Sen. Brown Opening Statement at Banking Committee's Hearing on Insurance Regulation
WASHINGTON, D.C. — U.S. Sen. Sherrod Brown (D-OH) – ranking member of the U.S. Senate Committee on Banking, Housing, and Urban Affairs – released the following opening statement, as prepared for delivery, at today’s hearing entitled “The State of the Insurance Industry and Insurance Regulation.”
Brown’s remarks, as prepared for delivery, follow.
Senator Sherrod Brown - Opening Statement
Hearing: “The State of the Insurance Industry and Insurance Regulation.”
April 28, 2015
Thank you, Mr. Chairman, and thank you to our witnesses for being here today.
Insurance is an area of great interest to me. In addition to the millions of insurance consumers in the state of Ohio, the city of Columbus is second in the nation behind Hartford in concentration of insurance jobs.
Insurance became an area of great interest to all of us in 2008, when the near-failure and bailout of the insurance company AIG was a central event in the financial crisis.
AIG realized 45 percent of the losses at all insurers in 2008, and received 55 percent of the government support provided to insurers.
Dodd-Frank contains a number of provisions to prevent another AIG from happening again, including:
Creating the Financial Stability Oversight Council, or FSOC, a single entity responsible for examining risks facing our entire financial system, identifying systemic financial firms, and encouraging the regulation of risky activities;
Regulating derivatives, including credit default swaps;
Eliminating the Office of Thrift Supervision and moving thrift regulation to the Federal Reserve;
Creating non-bank Systemically Important Financial Institution, or SIFI, designations; and
Requiring enhanced capital and leverage rules for non-bank SIFIs, including insurance companies.
But few laws are perfect.
Last year, Congress passed, and the President signed into law, legislation that Senator Collins, Senator Johanns, and I introduced to address a specific unintended consequence of section 171 of Dodd-Frank, known as the Collins Amendment.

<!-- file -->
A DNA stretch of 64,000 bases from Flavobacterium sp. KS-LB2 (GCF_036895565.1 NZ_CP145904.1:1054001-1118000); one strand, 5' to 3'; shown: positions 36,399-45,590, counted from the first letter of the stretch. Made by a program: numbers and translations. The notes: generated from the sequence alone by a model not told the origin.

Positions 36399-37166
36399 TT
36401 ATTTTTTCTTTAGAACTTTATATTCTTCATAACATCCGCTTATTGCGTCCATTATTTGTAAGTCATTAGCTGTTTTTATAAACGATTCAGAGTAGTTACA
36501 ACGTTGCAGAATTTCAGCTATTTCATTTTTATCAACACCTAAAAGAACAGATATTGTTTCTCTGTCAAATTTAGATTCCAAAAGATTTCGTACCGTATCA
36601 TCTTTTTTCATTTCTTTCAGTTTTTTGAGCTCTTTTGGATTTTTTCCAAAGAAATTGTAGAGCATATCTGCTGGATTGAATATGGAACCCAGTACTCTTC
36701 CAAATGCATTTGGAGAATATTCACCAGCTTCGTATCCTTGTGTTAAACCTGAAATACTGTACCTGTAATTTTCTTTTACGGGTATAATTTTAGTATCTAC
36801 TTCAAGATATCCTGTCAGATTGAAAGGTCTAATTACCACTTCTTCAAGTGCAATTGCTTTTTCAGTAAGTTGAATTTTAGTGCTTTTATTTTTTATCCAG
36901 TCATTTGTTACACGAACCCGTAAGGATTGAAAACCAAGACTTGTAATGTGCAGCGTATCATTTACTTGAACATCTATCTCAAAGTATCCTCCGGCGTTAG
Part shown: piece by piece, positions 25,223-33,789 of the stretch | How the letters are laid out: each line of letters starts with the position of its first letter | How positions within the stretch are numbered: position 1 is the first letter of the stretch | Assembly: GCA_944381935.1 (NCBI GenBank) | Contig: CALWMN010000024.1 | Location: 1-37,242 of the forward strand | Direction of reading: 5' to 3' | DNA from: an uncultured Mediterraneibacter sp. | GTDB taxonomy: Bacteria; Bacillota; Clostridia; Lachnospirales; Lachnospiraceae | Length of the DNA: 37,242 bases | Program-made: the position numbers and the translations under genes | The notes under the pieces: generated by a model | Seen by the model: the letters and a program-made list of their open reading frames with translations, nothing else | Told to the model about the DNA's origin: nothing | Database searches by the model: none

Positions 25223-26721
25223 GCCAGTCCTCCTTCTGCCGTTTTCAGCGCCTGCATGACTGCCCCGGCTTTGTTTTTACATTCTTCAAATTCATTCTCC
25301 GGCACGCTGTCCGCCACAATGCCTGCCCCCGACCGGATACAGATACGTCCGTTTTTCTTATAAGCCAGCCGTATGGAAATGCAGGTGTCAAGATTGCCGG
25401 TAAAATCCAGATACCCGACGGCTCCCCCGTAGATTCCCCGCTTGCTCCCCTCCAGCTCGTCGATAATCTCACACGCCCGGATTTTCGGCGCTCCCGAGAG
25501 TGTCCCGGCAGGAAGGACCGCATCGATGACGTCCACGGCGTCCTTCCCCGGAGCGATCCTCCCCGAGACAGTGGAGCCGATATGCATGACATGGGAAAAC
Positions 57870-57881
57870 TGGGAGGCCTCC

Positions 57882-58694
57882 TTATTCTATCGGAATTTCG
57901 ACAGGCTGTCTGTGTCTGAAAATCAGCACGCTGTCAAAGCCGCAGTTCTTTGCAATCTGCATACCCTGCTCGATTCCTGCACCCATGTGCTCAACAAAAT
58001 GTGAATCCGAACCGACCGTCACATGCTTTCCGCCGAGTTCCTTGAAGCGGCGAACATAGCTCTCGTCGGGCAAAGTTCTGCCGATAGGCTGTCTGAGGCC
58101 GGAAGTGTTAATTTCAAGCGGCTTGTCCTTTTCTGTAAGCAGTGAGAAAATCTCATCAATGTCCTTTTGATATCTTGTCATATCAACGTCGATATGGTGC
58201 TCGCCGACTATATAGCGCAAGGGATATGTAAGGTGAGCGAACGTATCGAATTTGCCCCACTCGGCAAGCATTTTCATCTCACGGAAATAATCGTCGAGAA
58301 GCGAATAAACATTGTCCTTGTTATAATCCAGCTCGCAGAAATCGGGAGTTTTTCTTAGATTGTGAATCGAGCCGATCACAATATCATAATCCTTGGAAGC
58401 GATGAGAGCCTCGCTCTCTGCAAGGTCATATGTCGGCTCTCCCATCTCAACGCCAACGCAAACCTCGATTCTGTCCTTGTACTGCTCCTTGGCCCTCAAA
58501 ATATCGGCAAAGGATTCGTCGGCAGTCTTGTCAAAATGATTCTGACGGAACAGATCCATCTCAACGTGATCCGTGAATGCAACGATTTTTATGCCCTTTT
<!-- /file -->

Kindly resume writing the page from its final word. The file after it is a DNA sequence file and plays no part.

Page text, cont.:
The Insurance Capital Standards Clarification Act allows the Federal Reserve to tailor capital rules to the insurance business model.
I look forward to hearing about the Federal Reserve’s ongoing implementation of that legislation, and how it plans to design capital requirements for savings and loan holding companies and non-bank SIFIs.
I also look forward to hearing about international developments.
In order for our insurance companies, small and large, to succeed, all of the witnesses today need to be working together on international insurance issues.
Finally, I am interested in hearing about how state and federal regulators are identifying and addressing emerging risks in the insurance markets, including captive reinsurance, private equity ownership, and reaching for yield.
You all have seats on the FSOC, where identifying emerging risks is part of preventing the next financial crisis.
While I believe that traditional insurance is distinct business from banking, and should be treated as such, it is important to remember that institutions often combine regulated activities and so-called “shadow” banking.
Special purpose vehicles, or SPVs, that played a significant role in the financial crisis seem to be making their way back into the insurance market.
And we know that insurers can engage in a wide range of activities, from derivatives to securities lending.
As we move farther and farther away from 2008, we must not forget what happened and we should not take our eyes of potential sources of risk to policyholders and the financial system.
Each of our witnesses today plays an important role in the regulatory framework for insurance companies, and I look forward to each of your perspectives on domestic and international issues.
Thank you, Mr. Chairman.
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